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OTIS TAYLOR

Double V CD

May 2, 2004

By Rolf Olmsted

In Double V Otis Taylor returns to his strength: the songs of Otis Taylor done simply.

When this CD arrived in the mail I was cautious.  I?d loved his three earliest albums; the fourth had been drenched in ?production values? and reverb and seemed aimed at the trance crowd.  His songwriting power part-buried under expectations.  Putting the new CD on the player was delayed by my caution.  Too bad I waited.  Otis is back home.

In songs ranging from a field holler to an ironic Christmas song to a sailor reading a letter, Otis evokes past and the present.  If you?re looking to boogie down this isn?t it.  A songwriter is at work here, and his roots are in the blues, jazz, folk, Langston Hughes, and the Beat Poets.  He?s not interested in being the next Freddie King.  Otis? great strength is that he evokes all this without being literary, preachy, or impersonal; none of his influences are separable from the others.

The album begins with a sailor reading a letter from his wife.  To Caribbean lilt he sings "Please Come Home Before It Rains."  "Oh, Yes, I will, I will, I?m coming home."

The second song is a stunning a cappella voice and harmonica blues "Took Their Land" somewhere between Sonny Boy?s "Mighty Long Time,? Sonny Terry?s "Mama Blues" and field recordings.  ?Took their land and put them in concentration camps:? the Native American tragedy.  Somehow deepest blues and filled with the feel of the dry lands at the same time.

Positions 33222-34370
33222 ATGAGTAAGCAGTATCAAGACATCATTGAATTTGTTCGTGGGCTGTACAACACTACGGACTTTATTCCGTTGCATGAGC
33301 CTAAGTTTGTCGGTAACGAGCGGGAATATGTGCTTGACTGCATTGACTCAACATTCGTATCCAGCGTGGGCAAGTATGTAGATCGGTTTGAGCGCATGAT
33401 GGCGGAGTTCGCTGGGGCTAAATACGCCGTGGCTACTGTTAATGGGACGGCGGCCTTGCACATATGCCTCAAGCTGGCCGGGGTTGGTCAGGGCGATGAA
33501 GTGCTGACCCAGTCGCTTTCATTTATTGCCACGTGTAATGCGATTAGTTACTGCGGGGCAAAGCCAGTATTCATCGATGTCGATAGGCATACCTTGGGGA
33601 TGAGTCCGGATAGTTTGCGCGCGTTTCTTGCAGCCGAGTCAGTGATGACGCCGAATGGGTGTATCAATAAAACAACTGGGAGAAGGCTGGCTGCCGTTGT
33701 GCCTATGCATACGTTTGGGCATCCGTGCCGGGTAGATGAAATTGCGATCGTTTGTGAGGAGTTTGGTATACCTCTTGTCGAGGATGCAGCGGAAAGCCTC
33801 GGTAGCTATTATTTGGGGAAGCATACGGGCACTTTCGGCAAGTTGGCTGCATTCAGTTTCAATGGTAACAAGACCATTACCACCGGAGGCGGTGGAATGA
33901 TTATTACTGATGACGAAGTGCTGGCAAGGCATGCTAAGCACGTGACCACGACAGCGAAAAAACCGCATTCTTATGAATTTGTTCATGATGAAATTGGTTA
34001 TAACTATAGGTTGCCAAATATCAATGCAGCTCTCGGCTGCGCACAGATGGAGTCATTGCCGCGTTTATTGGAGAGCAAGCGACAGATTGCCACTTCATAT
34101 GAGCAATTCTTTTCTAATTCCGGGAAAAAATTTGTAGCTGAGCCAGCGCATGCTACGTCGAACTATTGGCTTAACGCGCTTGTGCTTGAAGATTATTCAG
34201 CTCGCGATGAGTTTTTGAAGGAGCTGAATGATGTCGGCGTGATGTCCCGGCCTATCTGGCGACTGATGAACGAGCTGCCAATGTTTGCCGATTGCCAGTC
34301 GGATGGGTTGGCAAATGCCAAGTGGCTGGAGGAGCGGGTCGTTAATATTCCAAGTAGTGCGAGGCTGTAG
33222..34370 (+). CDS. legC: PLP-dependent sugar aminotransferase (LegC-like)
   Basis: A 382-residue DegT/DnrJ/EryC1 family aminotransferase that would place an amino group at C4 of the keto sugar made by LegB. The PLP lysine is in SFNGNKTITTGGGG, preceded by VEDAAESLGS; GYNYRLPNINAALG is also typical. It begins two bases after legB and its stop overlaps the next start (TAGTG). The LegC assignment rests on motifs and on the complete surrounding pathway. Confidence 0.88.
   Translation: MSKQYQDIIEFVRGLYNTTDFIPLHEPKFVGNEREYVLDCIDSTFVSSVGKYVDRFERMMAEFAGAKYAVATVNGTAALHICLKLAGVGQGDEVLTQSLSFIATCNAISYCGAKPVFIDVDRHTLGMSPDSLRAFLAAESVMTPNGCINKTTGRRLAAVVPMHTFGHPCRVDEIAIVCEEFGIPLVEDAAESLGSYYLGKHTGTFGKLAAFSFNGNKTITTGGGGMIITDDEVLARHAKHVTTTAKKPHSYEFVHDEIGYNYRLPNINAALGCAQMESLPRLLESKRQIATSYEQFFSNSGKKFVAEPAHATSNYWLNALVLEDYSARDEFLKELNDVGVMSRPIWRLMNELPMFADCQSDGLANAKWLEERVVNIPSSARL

"Plastic Spoon" is a desperate song about elderly poverty.  "Just can?t eat no more dog food with a plastic spoon."  Which will it be---prescription medicine or food?

"Mama?s Selling Heroin" is an autobiographical powerhouse with high people cackling and a young boy?s horror and loss.  Cassie Taylor?s dreamy backup singing floating on top of the chant rhythm is powerful stuff.

"505 Train" is a distorted guitar song about spousal abuse.  "Mama?s never coming back." Ooof.

In "North Mississippi Hill Country" style is the ringing chant "Mandan Woman (dance with me)" celebrating York of the Lewis and Clark Expedition . A stomp dance with the beat accent hiding in the ?three.?  Otis? sense of inferring a larger story by telling a smaller one is affecting.

The whole CD is filled with great stories and ways of looking at things.  The poor boy who "Ain?t gon? eat no reindeer meat, ?specially on Christmas Day" is a real poignant.  And Cassie Taylor?s sweet and aching vocal "(Wish I could) Buy Myself Some Freedom (down at the Department Store) is a knock out.

Returning to what he does best, Otis Taylor has produced another great CD of songs with diverse influences.  It?s not Chicago; it?s the West.

...Rolf Olmsted

Rolf Olmsted was born on the banks of the Mississippi River and had a dog and played his father's mandolin. He was exposed to the blues at an early age which accounts for it. Among his accomplishments are reproduction, a collection of cheap guitars, and computer semi-literacy. He's guilty of attempted guitar and mandolin playing.